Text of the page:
I wanted to say thank you.
A few weeks ago I made the decision to set up a GoFundMe to help fund my trip for BEA. This was… a really, really hard decision. I’ve never liked asking for help, especially not financial help.
When I set up my GoFundMe, I was scared. Scared that people would think I was asking for too much when I didn’t deserve it, that I was lazy and needed to make the money myself if I wanted to go. (I’m certain that anyone who’s ever set up a fundraiser for themselves has had similar fears.)
Well, turns out some people did think that.
When I first saw Those Tweets, I immediately thought “they’re right.” What was I thinking asking for this? I should be working harder at finding a job, I shouldn’t go, I should find a way to give the money back to the people who gave it to me, I shouldn’t have ever thought that people would want to donate to me, I don’t deserve this, I don’t deserve this, I don’t deserve anything. 20 minutes after meeting my fundraising goal I didn’t think I could possibly go to BEA now that I knew a bunch of people who knew who I was hated how I got there.
And then???????????? An amazing thing happened.
My friends and colleagues started sharing my GoFundMe, explaining the work I do on GayYA, and saying So Many Ridiculously Kind things about me and So Many Smart Things about poverty-shaming, making sure the YA community is a safe space for teens, and how making diversity flourish often requires financial support.
People I’ve never spoken to before donated, tweeted me support, followed me. People going to BEA (including amazing amazing authors and editors and agents?) said they hoped they’d see me there. I gained 350 Twitter followers in a day and a half.With every tweet, every donation, this is what I heard:
You do belong. You are deserving. You have done work of value.
Which is something I haven’t felt in a very long time.
This year I’ve felt like a useless lump. Some of you know that my mom has been on chemo for stage 4 cancer this past year, and that I have basically been her primary caretaker. That means dropping everything else in my life for days on end when she’s having a bad week (which, incidentally, is why I haven’t been able to get a job until literally this week). It means extreme emotional drainage at all times. It’s scary and it’s hard and it’s made time move so slowly and so fast at the same time. I’ve had emails sit in GayYA’s inbox for months on end. Some of them I STILL haven’t responded to. I’ve tried to do what I can, but it’s been hard, and I’ve felt I & everything on GayYA has been incredibly worthless this year. I’ve felt like a failure.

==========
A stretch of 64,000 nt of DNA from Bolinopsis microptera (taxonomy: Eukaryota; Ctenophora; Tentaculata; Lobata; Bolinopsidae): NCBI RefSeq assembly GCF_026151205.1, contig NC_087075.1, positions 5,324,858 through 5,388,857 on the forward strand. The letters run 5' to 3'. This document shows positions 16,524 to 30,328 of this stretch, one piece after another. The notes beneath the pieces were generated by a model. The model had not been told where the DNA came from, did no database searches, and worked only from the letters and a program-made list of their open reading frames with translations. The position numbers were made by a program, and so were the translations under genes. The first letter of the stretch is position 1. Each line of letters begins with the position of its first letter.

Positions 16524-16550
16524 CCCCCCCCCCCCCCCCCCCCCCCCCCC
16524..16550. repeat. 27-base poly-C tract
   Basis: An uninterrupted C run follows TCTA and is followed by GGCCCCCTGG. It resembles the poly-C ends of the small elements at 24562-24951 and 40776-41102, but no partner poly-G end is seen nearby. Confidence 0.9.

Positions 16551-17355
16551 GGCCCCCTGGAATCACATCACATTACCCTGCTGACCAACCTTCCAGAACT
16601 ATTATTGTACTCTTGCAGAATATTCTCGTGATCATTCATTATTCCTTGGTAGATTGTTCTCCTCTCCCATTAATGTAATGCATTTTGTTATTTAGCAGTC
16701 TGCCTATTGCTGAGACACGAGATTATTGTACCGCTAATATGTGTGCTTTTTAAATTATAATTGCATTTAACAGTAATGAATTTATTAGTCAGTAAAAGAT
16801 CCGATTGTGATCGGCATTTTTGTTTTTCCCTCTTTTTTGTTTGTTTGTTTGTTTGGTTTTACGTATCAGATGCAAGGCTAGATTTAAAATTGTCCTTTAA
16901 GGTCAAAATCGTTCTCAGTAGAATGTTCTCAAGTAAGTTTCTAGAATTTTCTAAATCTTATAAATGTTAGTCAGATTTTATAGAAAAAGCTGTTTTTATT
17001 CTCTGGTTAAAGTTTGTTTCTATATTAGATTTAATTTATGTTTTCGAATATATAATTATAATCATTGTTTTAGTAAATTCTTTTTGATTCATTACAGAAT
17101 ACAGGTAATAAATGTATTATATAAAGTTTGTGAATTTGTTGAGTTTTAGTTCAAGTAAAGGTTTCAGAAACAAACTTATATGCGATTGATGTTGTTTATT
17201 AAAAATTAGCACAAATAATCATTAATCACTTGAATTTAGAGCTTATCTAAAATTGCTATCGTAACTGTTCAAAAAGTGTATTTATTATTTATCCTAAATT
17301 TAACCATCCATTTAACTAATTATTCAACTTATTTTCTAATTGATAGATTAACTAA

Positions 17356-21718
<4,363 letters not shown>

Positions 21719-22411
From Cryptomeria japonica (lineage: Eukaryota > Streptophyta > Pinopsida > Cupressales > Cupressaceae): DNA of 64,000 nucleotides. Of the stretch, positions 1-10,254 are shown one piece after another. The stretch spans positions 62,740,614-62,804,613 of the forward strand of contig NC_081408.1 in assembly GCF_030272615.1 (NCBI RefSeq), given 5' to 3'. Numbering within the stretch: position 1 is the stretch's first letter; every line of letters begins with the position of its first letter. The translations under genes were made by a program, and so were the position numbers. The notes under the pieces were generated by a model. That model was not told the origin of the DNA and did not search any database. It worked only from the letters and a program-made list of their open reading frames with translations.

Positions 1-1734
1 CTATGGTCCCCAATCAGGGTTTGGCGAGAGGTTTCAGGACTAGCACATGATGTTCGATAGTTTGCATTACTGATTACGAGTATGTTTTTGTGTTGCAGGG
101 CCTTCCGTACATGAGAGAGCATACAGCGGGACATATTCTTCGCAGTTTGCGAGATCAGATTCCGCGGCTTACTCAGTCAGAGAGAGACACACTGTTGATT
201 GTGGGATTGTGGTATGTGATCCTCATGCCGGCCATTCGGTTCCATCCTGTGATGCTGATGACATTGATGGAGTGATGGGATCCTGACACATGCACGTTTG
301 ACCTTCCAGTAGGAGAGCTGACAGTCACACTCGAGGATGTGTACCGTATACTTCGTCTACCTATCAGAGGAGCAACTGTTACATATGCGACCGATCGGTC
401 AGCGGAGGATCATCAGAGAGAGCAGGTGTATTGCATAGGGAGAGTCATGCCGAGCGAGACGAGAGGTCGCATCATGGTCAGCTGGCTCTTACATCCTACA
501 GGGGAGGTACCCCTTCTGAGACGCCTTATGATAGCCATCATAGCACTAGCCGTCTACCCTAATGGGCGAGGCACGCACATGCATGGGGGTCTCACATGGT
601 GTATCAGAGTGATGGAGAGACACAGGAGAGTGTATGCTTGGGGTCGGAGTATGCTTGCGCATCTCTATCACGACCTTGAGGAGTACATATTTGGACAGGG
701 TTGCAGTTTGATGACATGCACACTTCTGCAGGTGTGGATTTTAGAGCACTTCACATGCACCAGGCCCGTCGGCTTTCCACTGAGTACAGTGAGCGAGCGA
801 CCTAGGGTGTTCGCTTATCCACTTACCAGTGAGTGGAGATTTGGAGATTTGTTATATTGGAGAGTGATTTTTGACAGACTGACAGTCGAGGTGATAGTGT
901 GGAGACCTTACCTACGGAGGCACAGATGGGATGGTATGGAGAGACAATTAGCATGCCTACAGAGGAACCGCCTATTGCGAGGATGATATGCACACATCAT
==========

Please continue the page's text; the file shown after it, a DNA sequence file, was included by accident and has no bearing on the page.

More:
But. Yesterday. Yesterday, I learned people still see the work that I do manage to do. That it’s appreciated. That it’s valued. And that… that means the world to me. That is more than I could ask for, and to have my trip for BEA surpass its funding goal by so much on top of that? To be approached by people I’ve never spoken to just to tell me they support me and are glad I’m going to BEA? It means so incredibly much to me. I cried a lot yesterday, and none of it was over the negative tweets. It could’ve been. But instead it was tears of gratitude and joy about how damn kind people are.
I’ve ended up raising $2,271, from my goal of $486. I don’t know yet what I’m going to do with the overage. I may use it to attend other professional conferences so I have more opportunities to grow GayYA & further the ❤ for LGBTQIA+ YA. Or I may use it for things like GayYA’s site hosting. But I’m going to make sure that it goes into something that somehow gives back to the community. Because wow, y’all. You were there for me. I’ll never forget it. And now I want to make sure I’m there for you.
One last thing– what upsets me the most about all this, is that I’m a teen and most of the people who’ve been shaming my decision are adults. I have an awesome support network around me, so I’m OK, but what if this had happened to a teen who didn’t have that? It’s not worth saying much more than this, because I know the majority of adults in the YA community value and support and defend young people. But it still makes me sad and scared that it’s a thing that can happen. Most importantly, I want to say this to my fellow teens: if adults are ever doing Not Okay things in your direction, let me know. I want to know, and I have lots of friends who want to know. Like Wes said:
Lesson learned from catching up: you come after @findmereading or any teen, the community comes for you. I’m so proud of everyone.
— More Alive Than Not (@epicbooklover) April 28, 2016